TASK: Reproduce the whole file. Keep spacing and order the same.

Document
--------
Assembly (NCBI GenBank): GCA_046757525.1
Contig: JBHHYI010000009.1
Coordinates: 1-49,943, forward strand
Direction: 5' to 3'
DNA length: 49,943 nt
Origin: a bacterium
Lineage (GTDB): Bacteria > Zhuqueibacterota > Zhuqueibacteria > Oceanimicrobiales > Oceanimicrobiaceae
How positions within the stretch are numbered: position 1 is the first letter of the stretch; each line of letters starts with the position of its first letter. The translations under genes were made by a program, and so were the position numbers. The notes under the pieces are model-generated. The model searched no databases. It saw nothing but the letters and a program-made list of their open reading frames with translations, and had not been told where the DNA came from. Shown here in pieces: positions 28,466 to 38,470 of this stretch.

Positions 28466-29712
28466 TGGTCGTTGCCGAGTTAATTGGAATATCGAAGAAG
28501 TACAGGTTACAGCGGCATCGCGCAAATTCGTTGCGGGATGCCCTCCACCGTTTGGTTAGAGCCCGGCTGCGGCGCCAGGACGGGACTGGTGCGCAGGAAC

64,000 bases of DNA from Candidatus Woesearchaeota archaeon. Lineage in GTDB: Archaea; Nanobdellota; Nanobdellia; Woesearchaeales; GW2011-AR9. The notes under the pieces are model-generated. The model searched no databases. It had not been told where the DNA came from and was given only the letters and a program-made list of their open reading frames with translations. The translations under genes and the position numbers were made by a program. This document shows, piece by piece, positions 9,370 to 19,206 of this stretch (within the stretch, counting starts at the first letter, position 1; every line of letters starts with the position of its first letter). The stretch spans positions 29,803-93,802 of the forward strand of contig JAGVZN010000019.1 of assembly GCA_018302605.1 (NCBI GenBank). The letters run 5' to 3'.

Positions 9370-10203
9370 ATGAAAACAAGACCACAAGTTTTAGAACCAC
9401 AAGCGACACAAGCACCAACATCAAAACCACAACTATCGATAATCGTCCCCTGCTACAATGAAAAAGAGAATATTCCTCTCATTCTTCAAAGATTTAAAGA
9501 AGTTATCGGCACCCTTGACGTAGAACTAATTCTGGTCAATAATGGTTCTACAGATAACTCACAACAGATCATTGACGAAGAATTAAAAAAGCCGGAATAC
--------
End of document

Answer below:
Assembly (NCBI GenBank): GCA_046757525.1
Contig: JBHHYI010000009.1
Coordinates: 1-49,943, forward strand
Direction: 5' to 3'
DNA length: 49,943 nt
Origin: a bacterium
Lineage (GTDB): Bacteria > Zhuqueibacterota > Zhuqueibacteria > Oceanimicrobiales > Oceanimicrobiaceae
How positions within the stretch are numbered: position 1 is the first letter of the stretch; each line of letters starts with the position of its first letter. The translations under genes were made by a program, and so were the position numbers. The notes under the pieces are model-generated. The model searched no databases. It saw nothing but the letters and a program-made list of their open reading frames with translations, and had not been told where the DNA came from. Shown here in pieces: positions 28,466 to 38,470 of this stretch.

Positions 28466-29712
28466 TGGTCGTTGCCGAGTTAATTGGAATATCGAAGAAG
28501 TACAGGTTACAGCGGCATCGCGCAAATTCGTTGCGGGATGCCCTCCACCGTTTGGTTAGAGCCCGGCTGCGGCGCCAGGACGGGACTGGTGCGCAGGAAC

64,000 bases of DNA from Candidatus Woesearchaeota archaeon. Lineage in GTDB: Archaea; Nanobdellota; Nanobdellia; Woesearchaeales; GW2011-AR9. The notes under the pieces are model-generated. The model searched no databases. It had not been told where the DNA came from and was given only the letters and a program-made list of their open reading frames with translations. The translations under genes and the position numbers were made by a program. This document shows, piece by piece, positions 9,370 to 19,206 of this stretch (within the stretch, counting starts at the first letter, position 1; every line of letters starts with the position of its first letter). The stretch spans positions 29,803-93,802 of the forward strand of contig JAGVZN010000019.1 of assembly GCA_018302605.1 (NCBI GenBank). The letters run 5' to 3'.

Positions 9370-10203
9370 ATGAAAACAAGACCACAAGTTTTAGAACCAC
9401 AAGCGACACAAGCACCAACATCAAAACCACAACTATCGATAATCGTCCCCTGCTACAATGAAAAAGAGAATATTCCTCTCATTCTTCAAAGATTTAAAGA
9501 AGTTATCGGCACCCTTGACGTAGAACTAATTCTGGTCAATAATGGTTCTACAGATAACTCACAACAGATCATTGACGAAGAATTAAAAAAGCCGGAATAC